What We Do

Policy Priorities

Our Local Priority Areas


As a next step in creating a vibrant urban agriculture environment, we are advocating for the city to develop and enact a Backyard Chickens Ordinance, which will allow residents to raise and keep chickens on private property.

We continue to advocate for more affordable housing in the city by monitoring the implementation of the Inclusionary Zoning Ordinance, and working with aligned organizations to incentivize the development of policies that encourage affordable rents and more inclusionary zoning.

Taking lessons learned from the rollout of the 2023 Summer Meals program, we will work with Worcester Public Schools and other site providers to ensure a smoother rollout, improved communication, and better outreach for the 2024 Summer Meals program.

Good Food Procurement policies help ensure that city agencies and local organizations source food in ways that are sustainable, healthy, and resilient.

Past Policy Priorities

man-hand-garden-growthGrowing food in the City benefits everyone. Whether you’re a full-time farmer, or you garden as a hobby, an Urban Agriculture Zoning Ordinance can benefit you and your community. We are working with City of Worcester Departments, City Councilors, Farmers, and Non-Profits to craft an ordinance that promotes health, food safety, good neighbors, and access to land so that those who would like to farm in the city and sell their produce, can do so. Contact us to learn more

SNAP, or the Supplemental Nutrition Assistance Program, assists nearly 46 million people nationwide with providing food for themselves and their families. Roughly 1 in 10 Massachusetts residents relies on the SNAP program, and 75% of those that benefit from SNAP are seniors, children, and people living with disabilities. We work with advocates to make sure the program is functioning with the best interests of those that need it in mind. We do this work with partners around the state through the Central MA SNAP Coalition and our sister coalitions in Boston and Western MA.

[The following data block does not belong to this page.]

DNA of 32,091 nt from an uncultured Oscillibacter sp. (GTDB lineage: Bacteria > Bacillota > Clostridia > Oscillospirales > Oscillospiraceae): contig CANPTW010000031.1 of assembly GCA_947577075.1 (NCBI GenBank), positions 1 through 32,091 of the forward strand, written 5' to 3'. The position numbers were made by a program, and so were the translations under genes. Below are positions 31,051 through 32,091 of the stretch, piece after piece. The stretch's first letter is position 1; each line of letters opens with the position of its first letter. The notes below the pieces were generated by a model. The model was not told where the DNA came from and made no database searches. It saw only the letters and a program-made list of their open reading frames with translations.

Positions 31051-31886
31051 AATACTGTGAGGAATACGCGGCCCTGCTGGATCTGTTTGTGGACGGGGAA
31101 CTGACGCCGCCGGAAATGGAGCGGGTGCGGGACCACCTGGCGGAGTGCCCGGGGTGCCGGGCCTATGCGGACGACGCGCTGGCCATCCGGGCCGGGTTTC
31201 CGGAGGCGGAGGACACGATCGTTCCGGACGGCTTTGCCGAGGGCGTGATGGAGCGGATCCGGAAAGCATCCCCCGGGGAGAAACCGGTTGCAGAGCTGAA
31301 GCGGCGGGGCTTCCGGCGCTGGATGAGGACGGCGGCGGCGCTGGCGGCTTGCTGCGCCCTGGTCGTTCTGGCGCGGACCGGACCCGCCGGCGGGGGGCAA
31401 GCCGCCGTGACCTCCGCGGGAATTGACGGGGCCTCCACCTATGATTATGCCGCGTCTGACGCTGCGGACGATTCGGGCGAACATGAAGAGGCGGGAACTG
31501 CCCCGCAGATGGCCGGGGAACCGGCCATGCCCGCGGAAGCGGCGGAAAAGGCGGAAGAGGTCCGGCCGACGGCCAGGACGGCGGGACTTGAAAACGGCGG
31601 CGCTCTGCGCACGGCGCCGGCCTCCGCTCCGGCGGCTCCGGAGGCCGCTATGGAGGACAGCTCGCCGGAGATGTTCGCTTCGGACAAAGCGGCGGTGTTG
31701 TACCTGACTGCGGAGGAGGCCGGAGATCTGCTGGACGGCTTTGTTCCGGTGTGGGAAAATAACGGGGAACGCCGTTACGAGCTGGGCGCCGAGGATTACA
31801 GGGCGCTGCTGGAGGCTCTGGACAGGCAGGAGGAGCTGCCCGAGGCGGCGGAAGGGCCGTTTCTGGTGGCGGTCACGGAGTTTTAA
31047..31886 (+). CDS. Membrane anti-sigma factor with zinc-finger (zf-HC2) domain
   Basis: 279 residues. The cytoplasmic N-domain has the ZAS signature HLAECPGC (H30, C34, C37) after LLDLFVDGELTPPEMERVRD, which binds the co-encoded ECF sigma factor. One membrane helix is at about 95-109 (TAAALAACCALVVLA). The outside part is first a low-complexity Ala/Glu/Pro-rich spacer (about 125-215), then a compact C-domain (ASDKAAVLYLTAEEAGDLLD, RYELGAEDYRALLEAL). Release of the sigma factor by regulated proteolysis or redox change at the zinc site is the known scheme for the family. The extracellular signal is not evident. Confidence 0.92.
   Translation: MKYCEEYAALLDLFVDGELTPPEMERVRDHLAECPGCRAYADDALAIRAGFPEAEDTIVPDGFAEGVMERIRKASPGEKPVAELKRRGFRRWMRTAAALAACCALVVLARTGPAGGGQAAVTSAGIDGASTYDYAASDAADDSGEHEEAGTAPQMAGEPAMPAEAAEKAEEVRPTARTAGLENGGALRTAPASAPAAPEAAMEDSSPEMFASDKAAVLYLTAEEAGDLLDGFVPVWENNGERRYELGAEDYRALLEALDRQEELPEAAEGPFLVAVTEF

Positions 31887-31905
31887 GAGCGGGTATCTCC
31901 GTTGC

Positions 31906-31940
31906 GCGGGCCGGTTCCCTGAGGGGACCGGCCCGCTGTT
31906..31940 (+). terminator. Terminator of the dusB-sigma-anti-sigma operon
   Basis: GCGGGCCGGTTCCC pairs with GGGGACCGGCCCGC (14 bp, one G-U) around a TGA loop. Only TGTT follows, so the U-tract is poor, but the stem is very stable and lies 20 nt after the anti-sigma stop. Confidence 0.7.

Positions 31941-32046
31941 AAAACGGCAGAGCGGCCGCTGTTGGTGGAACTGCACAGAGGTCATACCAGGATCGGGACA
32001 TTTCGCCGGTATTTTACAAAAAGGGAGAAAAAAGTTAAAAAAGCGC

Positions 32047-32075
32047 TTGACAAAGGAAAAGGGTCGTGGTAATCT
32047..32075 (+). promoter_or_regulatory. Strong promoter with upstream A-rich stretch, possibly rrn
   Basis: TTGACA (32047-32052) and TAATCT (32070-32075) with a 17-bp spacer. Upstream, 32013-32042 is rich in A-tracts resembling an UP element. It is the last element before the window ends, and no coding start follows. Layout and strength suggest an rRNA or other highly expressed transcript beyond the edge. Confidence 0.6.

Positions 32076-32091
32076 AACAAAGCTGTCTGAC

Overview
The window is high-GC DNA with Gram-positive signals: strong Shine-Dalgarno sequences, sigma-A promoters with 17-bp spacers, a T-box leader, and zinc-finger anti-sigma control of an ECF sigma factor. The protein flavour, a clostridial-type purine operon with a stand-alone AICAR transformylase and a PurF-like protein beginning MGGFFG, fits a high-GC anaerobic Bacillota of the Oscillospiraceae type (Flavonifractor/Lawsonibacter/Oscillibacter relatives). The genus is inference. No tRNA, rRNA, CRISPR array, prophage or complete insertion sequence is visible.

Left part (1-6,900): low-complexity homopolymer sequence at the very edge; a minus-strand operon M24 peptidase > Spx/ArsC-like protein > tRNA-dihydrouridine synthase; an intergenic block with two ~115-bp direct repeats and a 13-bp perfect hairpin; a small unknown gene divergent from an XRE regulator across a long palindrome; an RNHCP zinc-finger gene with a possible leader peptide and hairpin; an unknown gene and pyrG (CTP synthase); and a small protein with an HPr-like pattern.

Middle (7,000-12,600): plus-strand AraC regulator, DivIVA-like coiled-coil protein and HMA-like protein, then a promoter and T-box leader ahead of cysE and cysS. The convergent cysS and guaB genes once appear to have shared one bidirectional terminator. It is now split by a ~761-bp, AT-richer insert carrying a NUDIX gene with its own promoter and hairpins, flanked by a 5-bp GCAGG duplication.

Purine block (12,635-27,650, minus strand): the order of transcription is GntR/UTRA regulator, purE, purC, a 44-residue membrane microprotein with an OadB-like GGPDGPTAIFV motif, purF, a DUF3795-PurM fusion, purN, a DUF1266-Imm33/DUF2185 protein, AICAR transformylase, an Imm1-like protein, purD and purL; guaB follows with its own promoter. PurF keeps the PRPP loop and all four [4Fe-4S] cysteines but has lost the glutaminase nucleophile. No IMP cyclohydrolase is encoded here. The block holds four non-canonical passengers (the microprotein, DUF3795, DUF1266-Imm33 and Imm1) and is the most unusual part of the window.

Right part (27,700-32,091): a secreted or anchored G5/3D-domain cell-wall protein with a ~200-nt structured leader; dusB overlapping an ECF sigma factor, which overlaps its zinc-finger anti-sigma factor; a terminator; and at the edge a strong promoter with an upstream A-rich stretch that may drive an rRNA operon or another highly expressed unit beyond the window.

For the last 30 years, wages have not kept pace with the rising cost of living, and as a result people making minimum wage or slightly higher, are not able to afford the basic costs of living without relying heavily on government programs or community services like food pantries. We believe that all work deserves a living wage, and that is why we have joined this national campaign and work locally with Raise Up MA and the Worcester Community Labor Coalition to fight for higher wages.

To us, healthy food access means that everyone can access healthy, culturally appropriate foods where they live, work, learn, or play. We support policies that make this possible, like the federal Child Nutrition bill that supports healthy foods in our schools and in Summer Feeding programs, or the Health Incentives Program here in Massachusetts which will give incentives to SNAP users at Farmers Markets (coming 2017).

We support the work of our partners, like the REC and Division of Public Health, in making more healthy food available through mobile farmers markets, farm stands, CSA’s, and corner stores. We also work with partners like the Massachusetts Public Health Association to pass legislation like the Food Trust so that we can build on these efforts, as well as promote new ones, such as the Worcester Regional Food Hub.

We're excited to announce the upcoming launch of Main South Grown, a new Healthy Food Retail initiative.

1. Healthy Food for All

We want everyone in every neighborhood of Worcester to have fresh, culturally appropriate, and affordable fruits, vegetables, and healthy meals.

2. Growing Urban Agriculture

We want to bring agriculture back to the City, and make sure anyone can farm land and sell their products in the City.

3. Building a Food Movement for All

From farmers to nutritionists, activists, researchers, and beyond, we want to bring everyone together to build this movement together! Get Involved.

Local Research and Data